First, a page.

Making Bread with Spelt Flour

Making Bread with Spelt Flour

Since my thyroid diagnoses I have been eating mostly a gluten-free diet. Gluten is a key disruptor of the immune system in some people. People suffering from the hypothyroid condition ‘hashimoto’s disease’ have an uncommonly high percentage of gluten sensitives among them. Hashimoto’s thyroiditis is an autoimmune disease in which the immune system turns against the body’s own tissues.

After I withdrew the bulk of gluten loaded foods from my diet and along with implementing other immune strengthening changes, my bloods after six months are showing a big improvement and also my TSH levels are normalising, which means my body is responding well and heading in the right direction, back into balance. So by reducing my gluten intake I am helping to reduce stress on my body and bring down inflammation of my autoimmune system.

Spelt flour while it is a grain in the wheat family having the same genus, is an ancient grain and a different species, while it has a hard outer shell like wheat and does contain gluten, the gluten is different.

Spelt is becoming very popular with People cutting down on wheat based products, it is a nutritious flour, rich in vitamins and minerals, magnesium, calcium, selenium, iron, manganese, zinc, vitamin E and B-complex vitamins. It is high in protein and lower in calories than wheat flour and easier to digest than wheat.

Be aware though because Spelt does contain gluten, people with gluten allergies or celiac disease need to avoid it.

Gluten is a complex protein made from two simpler proteins called gliadin and glutenin. Gliadin gives dough its stretchiness, while glutenin its elasticity and structure to hold shape.

Wheat has a balance of the two proteins while spelt has a higher gliadin to glutenin ratio making the gluten more fragile. Because of this the dough needs less kneading, being gentle with your dough will help avoid a crumbly result.

Sensitive or not there are many benefits to eating this ancient grain, I also feel great using this ancient type of grain, there is something very grounding and earthy about it.

Spelt looks and feels a lot like barley, it has a mild and creamy, almost nutty taste. Using spelt is similar to working with whole wheat flour but is a lot lighter and because of the higher level of gliadin in it, the dough is more stretchy, meaning it can spread a lot, this is why it is better to use a tin or a casserole dish to bake the dough in, which gives it support and the external structure it needs. I have made this loaf several times now and found using a big cast iron casserole dish with a lid gives the best result.

Take time to connect and enjoy the process of making bread.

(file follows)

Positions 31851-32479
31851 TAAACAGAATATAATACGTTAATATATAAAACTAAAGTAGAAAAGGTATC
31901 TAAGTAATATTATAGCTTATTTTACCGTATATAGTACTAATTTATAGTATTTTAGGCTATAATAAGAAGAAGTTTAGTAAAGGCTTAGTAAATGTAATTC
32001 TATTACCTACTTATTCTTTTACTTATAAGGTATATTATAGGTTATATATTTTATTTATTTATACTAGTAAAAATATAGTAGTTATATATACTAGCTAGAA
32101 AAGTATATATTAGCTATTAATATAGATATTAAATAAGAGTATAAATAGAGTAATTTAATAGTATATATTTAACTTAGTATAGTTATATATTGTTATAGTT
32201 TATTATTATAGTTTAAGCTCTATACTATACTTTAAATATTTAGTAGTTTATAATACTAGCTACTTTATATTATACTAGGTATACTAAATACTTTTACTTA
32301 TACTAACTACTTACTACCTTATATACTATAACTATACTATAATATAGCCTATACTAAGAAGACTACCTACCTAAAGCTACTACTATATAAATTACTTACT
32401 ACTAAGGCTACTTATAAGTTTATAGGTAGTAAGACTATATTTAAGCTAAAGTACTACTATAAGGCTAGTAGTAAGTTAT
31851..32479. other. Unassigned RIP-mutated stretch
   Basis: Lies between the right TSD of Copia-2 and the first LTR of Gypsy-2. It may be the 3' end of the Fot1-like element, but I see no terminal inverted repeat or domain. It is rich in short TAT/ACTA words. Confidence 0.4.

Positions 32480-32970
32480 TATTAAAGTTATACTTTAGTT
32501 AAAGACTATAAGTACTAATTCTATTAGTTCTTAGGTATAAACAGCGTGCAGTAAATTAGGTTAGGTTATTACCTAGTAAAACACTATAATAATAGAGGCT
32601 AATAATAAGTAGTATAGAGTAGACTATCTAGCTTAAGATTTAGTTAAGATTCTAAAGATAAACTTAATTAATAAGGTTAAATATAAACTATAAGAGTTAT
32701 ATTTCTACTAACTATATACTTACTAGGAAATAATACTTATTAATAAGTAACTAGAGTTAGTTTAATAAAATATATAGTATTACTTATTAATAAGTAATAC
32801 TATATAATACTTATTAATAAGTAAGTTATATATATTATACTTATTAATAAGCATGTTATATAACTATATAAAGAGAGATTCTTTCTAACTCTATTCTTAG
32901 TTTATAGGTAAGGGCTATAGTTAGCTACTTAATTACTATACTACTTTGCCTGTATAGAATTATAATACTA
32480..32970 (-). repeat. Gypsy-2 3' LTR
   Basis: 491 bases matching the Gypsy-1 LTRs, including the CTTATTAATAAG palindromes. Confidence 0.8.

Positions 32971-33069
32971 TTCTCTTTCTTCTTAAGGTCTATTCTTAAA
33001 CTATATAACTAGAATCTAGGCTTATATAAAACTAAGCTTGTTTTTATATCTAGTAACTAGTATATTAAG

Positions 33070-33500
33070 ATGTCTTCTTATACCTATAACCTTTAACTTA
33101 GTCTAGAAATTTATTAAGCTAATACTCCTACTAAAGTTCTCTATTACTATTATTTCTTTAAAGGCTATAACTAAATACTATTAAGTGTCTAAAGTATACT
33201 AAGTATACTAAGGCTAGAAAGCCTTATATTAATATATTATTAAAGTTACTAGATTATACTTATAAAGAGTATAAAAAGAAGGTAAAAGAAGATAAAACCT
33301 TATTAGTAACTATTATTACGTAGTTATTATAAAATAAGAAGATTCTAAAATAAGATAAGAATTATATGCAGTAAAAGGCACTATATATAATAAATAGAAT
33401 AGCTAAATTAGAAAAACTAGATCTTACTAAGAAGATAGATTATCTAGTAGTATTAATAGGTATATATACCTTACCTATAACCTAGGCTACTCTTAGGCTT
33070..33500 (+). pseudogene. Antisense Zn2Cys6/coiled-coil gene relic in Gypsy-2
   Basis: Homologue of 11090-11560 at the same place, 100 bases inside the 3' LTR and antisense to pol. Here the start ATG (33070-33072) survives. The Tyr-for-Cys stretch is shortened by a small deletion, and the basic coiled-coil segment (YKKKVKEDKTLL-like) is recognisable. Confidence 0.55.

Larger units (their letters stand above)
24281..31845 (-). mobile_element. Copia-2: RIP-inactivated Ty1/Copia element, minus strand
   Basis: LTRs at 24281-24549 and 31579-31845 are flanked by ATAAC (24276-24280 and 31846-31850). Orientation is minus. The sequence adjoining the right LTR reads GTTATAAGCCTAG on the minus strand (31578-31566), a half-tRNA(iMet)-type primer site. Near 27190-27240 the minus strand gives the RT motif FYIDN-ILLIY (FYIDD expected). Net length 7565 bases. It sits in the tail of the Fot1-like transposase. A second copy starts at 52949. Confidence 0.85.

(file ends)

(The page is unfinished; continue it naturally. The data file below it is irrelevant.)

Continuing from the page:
Recipe: makes one medium sized round cob
500g spelt flour

300 ml water
1 teaspoon (5g) quick yeast
1 teaspoon salt
40 ml oil (vegetable, sunflower, grapeseed, olive oil)


1. In a large bowl mix the dry ingredients together by hand.

2. Add the water and the oil and bring the mixture together by hand until you have a cohesive lump of dough. 

3. Rub a little bit of oil over the dough, cover the bowl with a clean tea towel and leave in a warm place for 20 minutes.


4. Flour a work surface and turn the dough out onto it. Knead the dough by pushing it away from you with the heel of your hand, and then folding it back on itself. Do this for a couple of minutes, the dough will be noticeably smoother and slightly springier.  

 5. Flour the base of a heavy bottomed casserole dish, I find my cast iron one works very well. 


I like to gently warm my dish before putting the dough into it to prove.


Shape the dough into a cob shape, and place in the dish. Cover and leave for an hour in a warm place.   

6. After an hour lift the lid and slash the top of the loaf with a sharp knife three or four times.   


7. Replace the lid and pop it in a preheated oven,  220 C / 425 F / gas mark 7.                         Using a casserole dish with the lid on traps the steam evaporating from the dough givings a thick chewy crust. You can remove the lid after 20 minutes.  


8. Turn the oven down to 200 C / 400 F / gas mark 6 and continue to bake for another 20-30 minutes.

9. When nicely browned all over turn out and leave to cool on a wire rack. 

This gives a lovely light loaf.


We enjoyed ours still warm for lunch with a warm garlic, avocado, spring onion and tomato dip with home made dressing and fresh ground black pepper and himalayan salt. 



Tips I have found useful:

  • Spelt dough can be quite dense, to make it softer add a tablespoon of honey to give a pliable texture and to bring out the flavour.
  • To loosen the bread, add some fat, a little unsalted butter will do the job and it’s better than oil.
  • Add some lightly toasted seeds such as pumpkin or sunflower to add extra texture
  • as well as nutrition.


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